Wednesday, 29 August 2007
Tuesday, 21 August 2007
Tuesday, 7 August 2007
One of the most beautiful towns in Colombia, Villa de Leyva is an orgy of light.
When I first went there in 1975 the place was unspoiled by the commercial and terrifying dictatorship of the nouveau riche, so prevalent these days, with their large automobiles and noisy stereo systems. Another visit in the year 2000 showed a terrible trend of chic boutiques and expensive posadas catering to the capitalinos. But the town still survives in its secret corners and ancient stones and fossils, which are scattered all over the surrounding hills.
Once you conquer the top of the hill, the city looks sleepy in the distance. The streets are curvy and the walls high. There is some politically oriented graffiti painted on corners. The sight of sheets dangling in the wind, to dry from wire spread from every angle and every balcony, vanishes. It is then that you find this island of a park, overlooking the subtle hum of traffic down there in the big avenue.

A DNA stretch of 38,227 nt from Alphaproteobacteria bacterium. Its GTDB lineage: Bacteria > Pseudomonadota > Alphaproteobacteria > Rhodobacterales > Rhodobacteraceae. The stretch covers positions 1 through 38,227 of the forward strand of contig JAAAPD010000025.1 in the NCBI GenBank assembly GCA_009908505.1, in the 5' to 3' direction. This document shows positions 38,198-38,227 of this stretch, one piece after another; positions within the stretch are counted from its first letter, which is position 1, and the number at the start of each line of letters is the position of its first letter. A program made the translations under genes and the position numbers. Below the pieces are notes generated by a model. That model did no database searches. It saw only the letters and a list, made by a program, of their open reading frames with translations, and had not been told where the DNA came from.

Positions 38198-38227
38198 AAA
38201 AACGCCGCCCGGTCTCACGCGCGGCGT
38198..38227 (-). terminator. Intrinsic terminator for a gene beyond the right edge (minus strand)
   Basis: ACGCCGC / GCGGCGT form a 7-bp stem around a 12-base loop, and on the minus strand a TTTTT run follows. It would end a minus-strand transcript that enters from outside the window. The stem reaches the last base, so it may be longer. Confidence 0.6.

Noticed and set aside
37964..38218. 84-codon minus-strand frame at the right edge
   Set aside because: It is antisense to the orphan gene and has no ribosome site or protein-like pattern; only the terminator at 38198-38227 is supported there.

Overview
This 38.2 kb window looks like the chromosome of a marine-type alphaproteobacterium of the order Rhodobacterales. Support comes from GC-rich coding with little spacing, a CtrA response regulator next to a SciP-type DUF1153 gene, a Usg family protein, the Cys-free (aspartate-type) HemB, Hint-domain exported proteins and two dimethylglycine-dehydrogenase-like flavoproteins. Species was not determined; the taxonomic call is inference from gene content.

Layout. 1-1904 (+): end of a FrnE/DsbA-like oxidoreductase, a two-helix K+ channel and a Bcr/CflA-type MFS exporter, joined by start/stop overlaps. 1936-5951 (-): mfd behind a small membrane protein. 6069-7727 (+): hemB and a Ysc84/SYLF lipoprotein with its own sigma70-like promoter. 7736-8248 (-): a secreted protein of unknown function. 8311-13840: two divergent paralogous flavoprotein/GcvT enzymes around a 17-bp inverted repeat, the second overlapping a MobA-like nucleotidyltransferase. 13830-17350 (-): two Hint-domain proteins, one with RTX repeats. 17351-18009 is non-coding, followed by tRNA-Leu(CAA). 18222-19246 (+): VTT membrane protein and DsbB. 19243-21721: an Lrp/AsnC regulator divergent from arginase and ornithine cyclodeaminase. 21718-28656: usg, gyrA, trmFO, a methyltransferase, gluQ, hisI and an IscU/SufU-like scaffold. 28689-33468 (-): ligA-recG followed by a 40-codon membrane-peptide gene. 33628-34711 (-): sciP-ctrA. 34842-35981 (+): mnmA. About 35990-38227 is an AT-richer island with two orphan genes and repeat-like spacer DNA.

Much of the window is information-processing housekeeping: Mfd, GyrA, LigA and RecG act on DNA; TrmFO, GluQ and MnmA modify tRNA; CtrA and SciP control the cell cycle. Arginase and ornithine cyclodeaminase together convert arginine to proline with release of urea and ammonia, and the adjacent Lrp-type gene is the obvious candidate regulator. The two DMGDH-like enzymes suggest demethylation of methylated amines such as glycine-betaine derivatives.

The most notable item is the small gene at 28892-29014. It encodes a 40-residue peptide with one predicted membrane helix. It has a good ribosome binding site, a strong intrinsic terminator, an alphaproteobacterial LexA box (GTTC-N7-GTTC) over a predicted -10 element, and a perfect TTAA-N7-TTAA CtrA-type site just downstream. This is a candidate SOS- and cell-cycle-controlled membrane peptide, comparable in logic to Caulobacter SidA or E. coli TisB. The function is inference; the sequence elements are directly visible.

Villa Betania, in San Sebastian, had a wonderful, lusty, semi-abandoned garden with tall trees.
There was a long hill and the morning walk, in search of El País, was a trip in itself. The best memories to recollect were the many afternoons spent by a tiny window, which overlooked a heavily pregnant pear tree, whilst sitting in front of an old Olivetti typewriter, which stubbornly kept many of my thoughts locked within its keys.
Laura Shanahan's real lineage came through one day when her blue eyes were angry. Her expression is a study in self-contained rage. The painterly angle of the crossed leg give this portrait a definite air of art school live-drawing session.
The title of the portrait is a reflection, and homage, to her Sicilian grandparents who came to Boston in the early 20th Century.
This was taken in San Francisco in 1992
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